Think of the movie business for a moment not as an entertainment enterprise but as an enormous cargo ship. Turning on a dime is not this vessel's specialty; even attempting to change direction is a herculean task that may take a while to show results.
But there have been moments in Hollywood history when the opposite has happened, when lightning has struck and films have come around that so shattered existing paradigms that change was inevitable. The question is: Which films are they?
For one of the secrets that historians would rather not talk about is that their field is as much about theories as it is about facts, as much about suppositions concerning significant events as it is about places and dates.
What that means specifically is that no two lists of 10 films that changed Hollywood are going to be the same. The one offered here is no exception: It has some obvious choices and some decidedly eccentric ones.
Other people will point to different changes as being more important, or to different films to emphasize the changes I've identified. It matters not; that's just the way the game is played.
It's also important to point out that naming a film as one that changed Hollywood doesn't necessarily mean it was any good or that audiences would enjoy watching it today. Something influential is not necessarily perennially entertaining, and vice versa.
In chronological order, my list is:
The Great Train Robbery
Shot in New Jersey, not Hollywood (which was still a few years away from movie production), this Edward S. Porter effort is considered, along with the director's earlier "Life of an American Fireman," to be the first film to make creative use of editing by cutting back and forth between parallel actions. An argument could also be made for it as the new medium's first western, its first major hit and the source of its first memorable shock moment: A cowboy in close-up fires a pistol directly at the audience. Not bad for 12 minutes of screen time.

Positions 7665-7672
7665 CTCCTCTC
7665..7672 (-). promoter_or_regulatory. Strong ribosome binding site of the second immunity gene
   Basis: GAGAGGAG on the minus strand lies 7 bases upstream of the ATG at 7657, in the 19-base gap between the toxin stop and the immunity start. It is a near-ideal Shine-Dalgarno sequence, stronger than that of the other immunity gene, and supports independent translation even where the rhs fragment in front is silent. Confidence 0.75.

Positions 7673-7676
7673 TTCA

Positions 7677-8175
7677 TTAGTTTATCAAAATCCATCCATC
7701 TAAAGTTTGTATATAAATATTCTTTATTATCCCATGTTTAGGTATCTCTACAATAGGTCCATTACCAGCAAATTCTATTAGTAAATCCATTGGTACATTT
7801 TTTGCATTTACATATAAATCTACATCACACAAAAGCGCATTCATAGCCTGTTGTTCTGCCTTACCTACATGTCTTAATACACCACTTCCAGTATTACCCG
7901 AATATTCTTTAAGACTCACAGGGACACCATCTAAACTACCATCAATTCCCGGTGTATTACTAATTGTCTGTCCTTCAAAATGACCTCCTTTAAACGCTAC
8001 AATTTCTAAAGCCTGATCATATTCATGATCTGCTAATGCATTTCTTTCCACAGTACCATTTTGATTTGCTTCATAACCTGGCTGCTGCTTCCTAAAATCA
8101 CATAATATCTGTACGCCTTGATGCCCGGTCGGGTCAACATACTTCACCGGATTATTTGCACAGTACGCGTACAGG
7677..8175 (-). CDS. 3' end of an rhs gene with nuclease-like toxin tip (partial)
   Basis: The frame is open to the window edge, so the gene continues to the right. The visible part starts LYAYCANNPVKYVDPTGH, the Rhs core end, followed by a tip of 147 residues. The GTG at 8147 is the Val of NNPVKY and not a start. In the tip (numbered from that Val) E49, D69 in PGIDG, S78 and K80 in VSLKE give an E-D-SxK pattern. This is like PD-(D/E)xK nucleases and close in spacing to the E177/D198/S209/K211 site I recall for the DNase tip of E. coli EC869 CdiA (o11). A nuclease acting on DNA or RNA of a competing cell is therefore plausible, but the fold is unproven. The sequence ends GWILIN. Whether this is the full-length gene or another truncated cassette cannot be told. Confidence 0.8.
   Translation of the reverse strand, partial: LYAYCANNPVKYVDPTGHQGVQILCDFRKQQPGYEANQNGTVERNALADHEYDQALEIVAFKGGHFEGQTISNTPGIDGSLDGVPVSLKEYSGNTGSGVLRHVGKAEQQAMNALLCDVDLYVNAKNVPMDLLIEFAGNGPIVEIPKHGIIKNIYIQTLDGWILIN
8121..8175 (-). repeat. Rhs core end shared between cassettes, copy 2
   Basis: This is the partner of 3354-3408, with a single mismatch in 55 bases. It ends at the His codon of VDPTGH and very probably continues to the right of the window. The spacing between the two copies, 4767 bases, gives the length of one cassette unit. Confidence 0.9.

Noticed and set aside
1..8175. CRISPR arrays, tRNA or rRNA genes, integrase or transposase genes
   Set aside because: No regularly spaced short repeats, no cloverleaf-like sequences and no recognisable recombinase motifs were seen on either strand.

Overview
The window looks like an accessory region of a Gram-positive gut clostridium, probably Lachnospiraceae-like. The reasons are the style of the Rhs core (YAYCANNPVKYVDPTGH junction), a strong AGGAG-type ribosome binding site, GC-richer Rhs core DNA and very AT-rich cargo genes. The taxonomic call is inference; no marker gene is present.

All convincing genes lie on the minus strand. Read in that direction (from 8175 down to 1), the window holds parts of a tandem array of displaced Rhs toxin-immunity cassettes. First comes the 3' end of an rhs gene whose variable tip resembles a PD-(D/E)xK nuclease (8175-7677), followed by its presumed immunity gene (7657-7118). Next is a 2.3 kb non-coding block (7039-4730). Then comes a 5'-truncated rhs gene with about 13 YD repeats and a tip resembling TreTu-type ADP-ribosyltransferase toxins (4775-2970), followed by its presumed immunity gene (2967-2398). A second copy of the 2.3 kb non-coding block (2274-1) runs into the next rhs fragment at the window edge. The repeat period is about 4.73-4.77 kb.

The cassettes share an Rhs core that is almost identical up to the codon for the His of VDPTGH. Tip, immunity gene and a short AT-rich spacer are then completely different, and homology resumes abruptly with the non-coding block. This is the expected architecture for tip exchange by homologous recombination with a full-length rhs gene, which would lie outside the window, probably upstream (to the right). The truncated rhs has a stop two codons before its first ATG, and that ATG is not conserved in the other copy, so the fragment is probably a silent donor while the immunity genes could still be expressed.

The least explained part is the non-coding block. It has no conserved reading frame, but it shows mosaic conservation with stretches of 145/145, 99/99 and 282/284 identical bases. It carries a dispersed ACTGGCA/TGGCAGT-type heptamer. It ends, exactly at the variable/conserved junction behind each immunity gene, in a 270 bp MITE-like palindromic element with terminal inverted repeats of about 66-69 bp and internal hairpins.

Though we tend to self-centeredly think that all significant and influential films are American, that has been far from the case, especially in the years before World War I shattered Europe's film industries. Along with the earlier "Quo Vadis," this three-hour Italian adventure opened America's eyes to the possibility of spectacular epic filmmaking. Filled with sequences like Hannibal's crossing of the Alps and making early use of tracking shots, "Cabiria" became a hit in New York and was the first film to be shown at the White House.
The Birth of a Nation
Its execrable and enduringly painful racism notwithstanding, D.W. Griffith's epic take on the Civil War and the rise of the Ku Klux Klan became an influential landmark not only because of its unprecedented scope, ambition and technique but also because it showed that the infant medium could have a social impact and get away with charging the then-unheard-of admission price of $2 a seat.
The Jazz Singer
Contrary to popular belief, individuals had sung on screen before this celebrated film and Al Jolson had even said his trademark "You ain't heard nothin' yet" on a Vitaphone short a full year earlier. And "Jazz Singer's" sound on disc technology was soon replaced by sound on film. But this was the first film where the spontaneous use of sound so completely captured the public's imagination that a return to the days of completely silent pictures was out of the question.
Color in the form of hand-tinted frames had been around almost as long as projected films, and audiences had loved Disney's full-color Silly Symphonies cartoons and the studio's 1934 color short "La Cucaracha." It fell to this dramatization of William Makepeace Thackeray's "Vanity Fair," starring an unstoppable Miriam Hopkins in the title role, to become the first full-length production to be filmed in glowing three-strip Technicolor. Black-and-white never went completely away, but once color caught the public fancy, there was no stopping it.
It would be misleading to call this Richard Burton-Jean Simmons-Victor Mature drama about the events surrounding the Crucifixion the "Passion of the Christ" of its day, but now that I've got your attention, you should know that this was the first film in CinemaScope and the centerpiece of Hollywood's fascination with wide screen as a way to combat the inroads television had made into the box office. In a dig at rival 3-D movies, theater marquees proclaimed "The Modern Entertainment Miracle You See Without the Use of Glasses."
I Was a Teen-age Werewolf